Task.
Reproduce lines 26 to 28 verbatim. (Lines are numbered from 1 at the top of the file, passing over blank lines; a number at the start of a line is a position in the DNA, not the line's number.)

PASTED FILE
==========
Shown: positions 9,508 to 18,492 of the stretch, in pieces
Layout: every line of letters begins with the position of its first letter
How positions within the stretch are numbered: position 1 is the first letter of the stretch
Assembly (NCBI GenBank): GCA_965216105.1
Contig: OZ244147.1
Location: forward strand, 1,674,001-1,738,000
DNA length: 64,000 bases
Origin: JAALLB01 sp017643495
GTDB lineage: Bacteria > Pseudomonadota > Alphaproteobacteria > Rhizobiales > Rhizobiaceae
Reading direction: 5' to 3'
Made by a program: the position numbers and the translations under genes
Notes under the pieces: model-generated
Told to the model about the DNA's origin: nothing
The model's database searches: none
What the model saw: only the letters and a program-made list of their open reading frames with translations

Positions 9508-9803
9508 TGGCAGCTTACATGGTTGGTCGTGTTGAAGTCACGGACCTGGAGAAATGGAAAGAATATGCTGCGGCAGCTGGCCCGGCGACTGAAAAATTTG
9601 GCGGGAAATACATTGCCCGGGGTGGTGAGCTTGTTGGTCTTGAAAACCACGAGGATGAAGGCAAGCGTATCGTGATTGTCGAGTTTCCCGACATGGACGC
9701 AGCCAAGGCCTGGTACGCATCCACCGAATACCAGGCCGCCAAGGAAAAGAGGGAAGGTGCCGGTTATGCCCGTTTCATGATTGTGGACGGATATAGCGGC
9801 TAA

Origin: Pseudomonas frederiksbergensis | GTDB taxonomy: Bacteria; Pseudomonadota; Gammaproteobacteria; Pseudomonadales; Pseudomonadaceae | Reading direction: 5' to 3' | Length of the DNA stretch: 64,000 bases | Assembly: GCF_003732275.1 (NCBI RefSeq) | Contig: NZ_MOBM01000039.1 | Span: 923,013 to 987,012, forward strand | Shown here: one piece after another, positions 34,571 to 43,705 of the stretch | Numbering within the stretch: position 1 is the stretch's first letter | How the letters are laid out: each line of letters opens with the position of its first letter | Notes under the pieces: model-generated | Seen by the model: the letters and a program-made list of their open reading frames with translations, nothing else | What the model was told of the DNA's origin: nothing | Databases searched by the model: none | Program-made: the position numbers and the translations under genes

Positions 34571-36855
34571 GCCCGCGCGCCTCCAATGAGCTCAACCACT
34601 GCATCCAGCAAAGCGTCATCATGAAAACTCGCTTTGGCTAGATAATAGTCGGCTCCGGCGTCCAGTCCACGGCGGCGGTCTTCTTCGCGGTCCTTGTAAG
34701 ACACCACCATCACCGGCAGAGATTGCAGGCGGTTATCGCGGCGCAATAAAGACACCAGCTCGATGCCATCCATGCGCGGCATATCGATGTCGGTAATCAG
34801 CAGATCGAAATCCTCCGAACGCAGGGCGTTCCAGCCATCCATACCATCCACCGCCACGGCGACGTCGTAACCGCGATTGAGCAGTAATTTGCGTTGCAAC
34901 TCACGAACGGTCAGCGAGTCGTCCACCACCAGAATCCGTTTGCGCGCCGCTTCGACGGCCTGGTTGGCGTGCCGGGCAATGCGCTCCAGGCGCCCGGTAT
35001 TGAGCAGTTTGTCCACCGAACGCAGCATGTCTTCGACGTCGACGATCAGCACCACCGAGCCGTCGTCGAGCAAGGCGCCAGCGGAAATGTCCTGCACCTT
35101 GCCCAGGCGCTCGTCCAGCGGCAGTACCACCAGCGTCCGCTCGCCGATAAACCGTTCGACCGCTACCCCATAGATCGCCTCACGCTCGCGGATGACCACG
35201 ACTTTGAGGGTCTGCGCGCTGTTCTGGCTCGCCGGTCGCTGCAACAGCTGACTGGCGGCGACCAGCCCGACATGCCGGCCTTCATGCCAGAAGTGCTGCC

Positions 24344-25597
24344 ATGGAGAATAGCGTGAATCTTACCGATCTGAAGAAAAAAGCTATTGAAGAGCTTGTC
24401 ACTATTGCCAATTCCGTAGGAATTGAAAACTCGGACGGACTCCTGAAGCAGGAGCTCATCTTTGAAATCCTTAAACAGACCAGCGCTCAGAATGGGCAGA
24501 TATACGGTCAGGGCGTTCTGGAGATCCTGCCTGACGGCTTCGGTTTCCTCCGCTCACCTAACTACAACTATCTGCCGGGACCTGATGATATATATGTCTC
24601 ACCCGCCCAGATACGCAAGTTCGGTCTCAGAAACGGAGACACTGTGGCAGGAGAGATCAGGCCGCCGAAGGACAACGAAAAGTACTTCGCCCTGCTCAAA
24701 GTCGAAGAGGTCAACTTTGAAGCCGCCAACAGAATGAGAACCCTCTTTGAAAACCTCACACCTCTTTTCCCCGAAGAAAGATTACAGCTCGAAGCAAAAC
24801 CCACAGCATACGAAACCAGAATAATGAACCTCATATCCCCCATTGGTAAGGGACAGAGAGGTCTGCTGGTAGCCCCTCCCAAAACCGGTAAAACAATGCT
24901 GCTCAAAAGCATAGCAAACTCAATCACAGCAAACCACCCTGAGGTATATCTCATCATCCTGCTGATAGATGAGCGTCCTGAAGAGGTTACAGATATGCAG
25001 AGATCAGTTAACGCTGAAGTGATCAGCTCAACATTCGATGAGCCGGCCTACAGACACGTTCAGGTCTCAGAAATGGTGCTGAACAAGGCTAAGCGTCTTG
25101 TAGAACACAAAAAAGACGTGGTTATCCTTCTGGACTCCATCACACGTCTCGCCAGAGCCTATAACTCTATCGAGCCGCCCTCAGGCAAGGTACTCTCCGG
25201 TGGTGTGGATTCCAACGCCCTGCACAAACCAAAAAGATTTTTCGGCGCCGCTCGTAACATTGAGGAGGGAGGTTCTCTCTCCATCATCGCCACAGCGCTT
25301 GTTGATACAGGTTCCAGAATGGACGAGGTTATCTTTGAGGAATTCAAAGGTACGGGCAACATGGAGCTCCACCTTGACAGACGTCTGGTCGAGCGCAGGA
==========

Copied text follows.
34801 CAGATCGAAATCCTCCGAACGCAGGGCGTTCCAGCCATCCATACCATCCACCGCCACGGCGACGTCGTAACCGCGATTGAGCAGTAATTTGCGTTGCAAC
34901 TCACGAACGGTCAGCGAGTCGTCCACCACCAGAATCCGTTTGCGCGCCGCTTCGACGGCCTGGTTGGCGTGCCGGGCAATGCGCTCCAGGCGCCCGGTAT
35001 TGAGCAGTTTGTCCACCGAACGCAGCATGTCTTCGACGTCGACGATCAGCACCACCGAGCCGTCGTCGAGCAAGGCGCCAGCGGAAATGTCCTGCACCTT